“GIVING-UP OR GIVING-FOR” FOR LENT

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lent[1]What are you giving up for Lent?  This has become a common question reflecting a common practice among Christ-followers today.  The Lenten season, which begins today, is the forty day period of repentance, confession, and seeking by which the world wide community of Jesus enters into the passion of Jesus once again, eventually joining Jesus in the Garden, on the Via Delarosa, at “the place of the skull,” on the cross, and in the tomb.  We hope to enter into the way of Jesus, with Jesus, and along the way acknowledge our complicity in the sin that led to Jesus’ suffering, our determined resolve to be done with all such sin, and our seeking after the grace that forgives and transforms, not only us but others and eventually the world.

The practice of relinquishing or surrendering certain things as an aid to our observance of Lent has become common, and understandably so.  Jesus’ self-emptying and humble obedience leading to his death on the cross provide both the model and foundation for our own self-emptying and humble obedience.  This makes perfect sense.  Thus, we consider giving up something that we enjoy—certain foods, or all food, completely or periodically during the season, indulgences that have become part of our lives such as chocolate, coffee, ice-cream, TV, internet, and the list of possibilities goes on.

I have noticed in my own practice of relinquishing often that I become the primary focus of the endeavor.  It is about what I myself decide to do, for reasons that make sense to who I am or desire to be, in order to cultivate my own relationship with the God and Father of our Lord Jesus Christ.  Throughout the Lenten season, I easily reflect on how I am doing with this, where I am feeling the sacrifice, where discomfort deepens and even “feels” a bit more like “suffering” or an authentic expression of “self-denial.”  I can even obsess over whether what I am doing is enough or appropriate or “working!”  And, what began as a means of focusing on Another who gave all for me may morph into an opportunity to examine my own experiences and sensations.  And the anticipations that develop over the course of forty days of this sometimes centers more on the relief or accomplishment I will feel when this is over than the joy of walking with Jesus all the way through “death” to new life.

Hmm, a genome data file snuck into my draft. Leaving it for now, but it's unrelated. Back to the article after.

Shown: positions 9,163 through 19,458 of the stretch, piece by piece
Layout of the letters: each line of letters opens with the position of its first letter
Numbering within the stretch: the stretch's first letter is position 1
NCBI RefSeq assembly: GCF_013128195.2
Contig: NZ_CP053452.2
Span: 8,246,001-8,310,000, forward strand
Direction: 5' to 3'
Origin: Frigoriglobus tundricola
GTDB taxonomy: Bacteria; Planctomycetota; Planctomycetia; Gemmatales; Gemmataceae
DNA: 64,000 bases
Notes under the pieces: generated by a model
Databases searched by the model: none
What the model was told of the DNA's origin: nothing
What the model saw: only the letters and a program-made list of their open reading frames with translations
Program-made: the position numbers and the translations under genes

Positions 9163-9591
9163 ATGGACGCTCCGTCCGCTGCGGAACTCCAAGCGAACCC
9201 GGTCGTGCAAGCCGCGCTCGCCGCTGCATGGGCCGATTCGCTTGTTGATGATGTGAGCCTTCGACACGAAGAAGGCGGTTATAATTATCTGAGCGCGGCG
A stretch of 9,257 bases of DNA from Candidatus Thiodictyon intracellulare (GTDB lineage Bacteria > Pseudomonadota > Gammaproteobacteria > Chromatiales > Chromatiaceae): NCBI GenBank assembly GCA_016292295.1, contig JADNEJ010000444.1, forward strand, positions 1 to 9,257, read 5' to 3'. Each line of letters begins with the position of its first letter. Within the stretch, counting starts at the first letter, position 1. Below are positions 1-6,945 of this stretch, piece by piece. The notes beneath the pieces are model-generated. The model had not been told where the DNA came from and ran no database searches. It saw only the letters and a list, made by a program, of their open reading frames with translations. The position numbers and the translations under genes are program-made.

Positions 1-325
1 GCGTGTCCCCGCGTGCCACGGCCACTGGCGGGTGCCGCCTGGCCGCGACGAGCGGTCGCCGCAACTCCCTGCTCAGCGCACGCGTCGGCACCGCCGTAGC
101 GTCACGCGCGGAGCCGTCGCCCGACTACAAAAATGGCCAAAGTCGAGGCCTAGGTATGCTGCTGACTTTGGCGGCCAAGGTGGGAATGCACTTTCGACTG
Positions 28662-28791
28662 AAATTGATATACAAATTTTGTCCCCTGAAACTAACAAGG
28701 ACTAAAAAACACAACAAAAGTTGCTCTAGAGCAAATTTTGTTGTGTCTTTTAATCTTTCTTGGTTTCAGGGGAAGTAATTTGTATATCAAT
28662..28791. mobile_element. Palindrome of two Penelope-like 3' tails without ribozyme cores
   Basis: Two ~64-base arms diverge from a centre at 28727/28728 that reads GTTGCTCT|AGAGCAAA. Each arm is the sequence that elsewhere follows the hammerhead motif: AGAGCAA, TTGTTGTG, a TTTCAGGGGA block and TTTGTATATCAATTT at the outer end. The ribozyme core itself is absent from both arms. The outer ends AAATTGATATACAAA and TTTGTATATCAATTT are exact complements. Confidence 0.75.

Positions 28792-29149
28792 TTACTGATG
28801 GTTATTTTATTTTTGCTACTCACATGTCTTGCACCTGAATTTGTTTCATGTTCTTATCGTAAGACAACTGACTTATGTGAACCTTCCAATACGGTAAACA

So, this year, I am thinking not only about giving up some things, but also about simply giving some things for …  This could lead to other, perhaps better, questions.  What may I give for the sake of others?  Who are those others?  How might their experiences, deprivations, deficits, and damage invite me to self-emptying, humility and obedience for their sake?  How might giving for follow the path of Jesus for the sake of others?  How might I find my true Jesus-self by losing myself in these ways for others?  How might giving for become a “loss” that leads to gains in terms of Jesus’ kingdom?

This Sunday the FM Family observes what we call “Freedom Sunday,” for example.  Drawing upon our deep roots in the original first century Jesus movement, revived and transformingly expressed in the earliest years of our church’s founding, we have committed to the modern abolitionist movement.  Each year we celebrate this commitment on a Sunday to raise awareness of the heinous scourge of human trafficking all around us, to center our lives of following Jesus in his liberating power for all people, and to encourage and stimulate action that helps set people free.

I am considering how giving for … the Lenten season may find expression in the offering of our time, energy, resources, connections and other capacities at hand.  Such giving for … could be leveraged for the sake of setting people free.  I could give-it-up-for “the captives.”

Like the more common forms of “giving up” during this time of year, we give for … on some regular basis all year round.  But perhaps especially during the season of Lent , this form of giving in memory and companionship with Jesus and his community, has the potential to draw us more completely out of ourselves and into the many selves for whose sake Jesus came, lived, died and rose again.

 

David Kendall
By David Kendall

Reverend David W. Kendall, an ordained elder in the Great Plains Conference, was elected to the office of bishop of the Free Methodist Church in May 2005. He serves as overseer of East Michigan, Gateway, Great Plains, Mid-America, North Central, North Michigan, Ohio, Southern Michigan, Wabash, African Area Annual Conferences; and Coordinator of oversight for the World Ministries Center.

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